No team member should diagnose the need for additional medication of any kind. You can, however, recognize the symptoms of need and reactions to medications. The need for medication must come from the doctor. In some states, the doctor may direct a team member to deliver oral medications.

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Billing for Care

Be sure to charge for the work you do. Present the entire treatment plan and let the patient decide what they can afford to do. Insurance should not dictate treatment. Consider that their dental benefits may have a lifetime maximum, and may cover only four RDTs, or they may not cover “supportive periodontal therapy” more than two times a year.

Submit for the treatment done and include periodontal charting:

  • Comprehensive Periodontal Eval (treatment code: 0180)
  • Full Mouth Debridement to enable comprehensive eval & diagnosis (treatment code: 4355)
  • 9 RDT/SRPs (treatment code: 4341)
  • RDT/SRP localized (treatment code: 4342)
  • Unspecified Periodontal Procedure (treatment code: 4999)
  • Adult Prophy (treatment code: 01110)
  • Periodontal Maintenance (treatment code: 4910)
  • Localized Delivery of Antimicrobial Agent via a controlled release vehicle (treatment code: 4381)

It’s important to note that once a patient is diagnosed with periodontal disease, this patient is always a periodontal patient.

Narratives Can Be Your Best Friend

Submitting a narrative with your insurance claims can increase the benefits the patient receives.  Here are some samples:

  • For multiple RDTs: “Multiple root debridement therapy (4341) completed at a single visit while patient was sedated due to high-fear/anxiolysis.”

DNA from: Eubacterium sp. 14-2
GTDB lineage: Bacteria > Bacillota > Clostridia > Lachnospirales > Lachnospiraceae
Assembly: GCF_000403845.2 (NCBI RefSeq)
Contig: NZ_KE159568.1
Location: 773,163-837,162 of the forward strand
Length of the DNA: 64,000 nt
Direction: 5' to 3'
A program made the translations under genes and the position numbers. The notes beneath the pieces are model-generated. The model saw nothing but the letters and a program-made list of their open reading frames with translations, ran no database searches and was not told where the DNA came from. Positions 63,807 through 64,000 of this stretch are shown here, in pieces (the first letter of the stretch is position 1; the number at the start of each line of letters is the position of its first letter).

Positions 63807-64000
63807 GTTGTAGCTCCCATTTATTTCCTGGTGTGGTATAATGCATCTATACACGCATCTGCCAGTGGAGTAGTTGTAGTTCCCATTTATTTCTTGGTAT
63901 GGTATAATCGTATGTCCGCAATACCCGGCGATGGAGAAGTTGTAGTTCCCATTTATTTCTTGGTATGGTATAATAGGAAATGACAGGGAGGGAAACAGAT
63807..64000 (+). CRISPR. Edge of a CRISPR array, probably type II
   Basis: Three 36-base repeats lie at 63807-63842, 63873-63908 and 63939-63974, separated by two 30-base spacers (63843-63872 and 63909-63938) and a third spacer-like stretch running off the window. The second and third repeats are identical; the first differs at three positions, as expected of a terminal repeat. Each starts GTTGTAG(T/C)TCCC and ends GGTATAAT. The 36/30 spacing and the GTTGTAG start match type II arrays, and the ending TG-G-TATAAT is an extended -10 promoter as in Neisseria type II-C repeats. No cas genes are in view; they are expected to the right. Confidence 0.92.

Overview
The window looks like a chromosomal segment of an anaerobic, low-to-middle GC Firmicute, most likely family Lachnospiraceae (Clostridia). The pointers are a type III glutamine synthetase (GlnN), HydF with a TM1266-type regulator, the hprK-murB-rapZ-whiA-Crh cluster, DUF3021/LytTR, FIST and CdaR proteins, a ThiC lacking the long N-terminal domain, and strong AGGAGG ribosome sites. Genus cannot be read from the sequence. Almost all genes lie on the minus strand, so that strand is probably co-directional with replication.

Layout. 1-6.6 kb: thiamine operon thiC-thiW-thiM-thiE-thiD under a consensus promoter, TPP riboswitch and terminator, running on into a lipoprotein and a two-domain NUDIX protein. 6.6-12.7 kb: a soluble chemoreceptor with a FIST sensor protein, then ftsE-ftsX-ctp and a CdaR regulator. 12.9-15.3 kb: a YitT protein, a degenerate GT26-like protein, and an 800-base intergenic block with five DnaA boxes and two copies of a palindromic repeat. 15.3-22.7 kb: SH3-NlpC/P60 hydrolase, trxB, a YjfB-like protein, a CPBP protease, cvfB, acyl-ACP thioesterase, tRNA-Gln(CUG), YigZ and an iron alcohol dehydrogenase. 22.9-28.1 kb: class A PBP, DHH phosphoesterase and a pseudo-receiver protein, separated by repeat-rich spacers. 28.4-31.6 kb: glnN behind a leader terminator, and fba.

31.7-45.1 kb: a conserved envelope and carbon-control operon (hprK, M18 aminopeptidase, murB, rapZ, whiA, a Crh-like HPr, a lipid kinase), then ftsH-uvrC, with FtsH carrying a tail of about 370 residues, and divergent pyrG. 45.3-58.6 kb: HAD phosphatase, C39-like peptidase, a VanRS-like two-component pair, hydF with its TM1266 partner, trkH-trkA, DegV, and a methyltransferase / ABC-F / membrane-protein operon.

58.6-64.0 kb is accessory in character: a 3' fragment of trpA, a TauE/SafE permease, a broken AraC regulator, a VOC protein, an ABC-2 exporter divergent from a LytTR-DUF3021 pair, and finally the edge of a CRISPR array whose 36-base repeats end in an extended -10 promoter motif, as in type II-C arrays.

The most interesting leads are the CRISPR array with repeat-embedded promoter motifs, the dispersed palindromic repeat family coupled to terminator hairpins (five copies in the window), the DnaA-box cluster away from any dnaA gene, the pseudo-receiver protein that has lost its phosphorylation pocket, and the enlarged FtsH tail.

• For Supportive Periodontal Therapy (with exam) include date of RDT & Case Type: “Exam completed at this visit was clinical in nature and evaluated both soft and hard tissues for disease.”
  • For Definitive Therapy include date of RDT & Case Type: “This procedure includes a complete periodontal evaluation, home care instruction, blood pressure screening, light scale and polish. It’s completed 4-6 weeks post Root Debridement Therapy (4341). Please consider this for benefits.”

In Conclusion

The goal is always for complete care and restoration to a healthy oral cavity. With sedation dentistry, a little flexibility will expand your hygiene practice into new patient relationships, making your practice more profitable and more fun. With advance planning and a thorough treatment plan sedation adds a level of comfort for the patient that will lead to better results and continuation of care.

Author: Currently DOCS Education's Chief of Staff, Connie has been a central figure in its founding, growth, and ongoing development. A former dental hygienist, she’s been an essential resource for founder and president Dr. Michael D. Silverman, as well as the more than 24,000 dentists and dental professionals who have embraced sedation dentistry on behalf of their patients over the past 20 years.

References:

1. Advanced Hygiene Concepts (800) 400-6772

2. Mongardini C, van Steenberghe D, Dekeyser C, Quirymen M. One stage full-versus partial-mouth did infection in the treatment of chronic adult or generalized early-onset periodontitis.  I. Long-term clinical observations. J Periodontol 1999;70:632-645.

3. Trieger, Norman DMD, MD. “Periodontal Infections”.

4. Sweeting, Larry A., DDS; Davis, Karen, RDH, BSDH; Cobb, Charles M., DDS, PhD. Periodontal Treatment Protocol (PTP) for the General Dental Practice. J Dental Hygiene.  2008. Special Supplemental.  Pg 16-26.

5. Wilkins EM. Clinical Practice of the Dental Hygienist, 7th ed.  Philadelphia: Lea& Febiger, 1994.

6. Perry, Beemsterboer, Taggart. Periodontology for the Dental Hygienist, 2nd ed. Philadelphia: WB Saunders Co., 2001. Oral and Maxillofacial Surgery Knowledge Update, Vo1, Part II, 1995.

7. New Patient Packet, LLC. 2011

8. Sweeting, Larry A., DDS; Davis, Karen, RDH, BSDH; Cobb, Charles M., DDS, PhD. Periodontal Treatment Protocol (PTP) for the General Dental Practice. J Dental Hygiene.  Table 2. 2008. Special Supplemental.  Pg 26.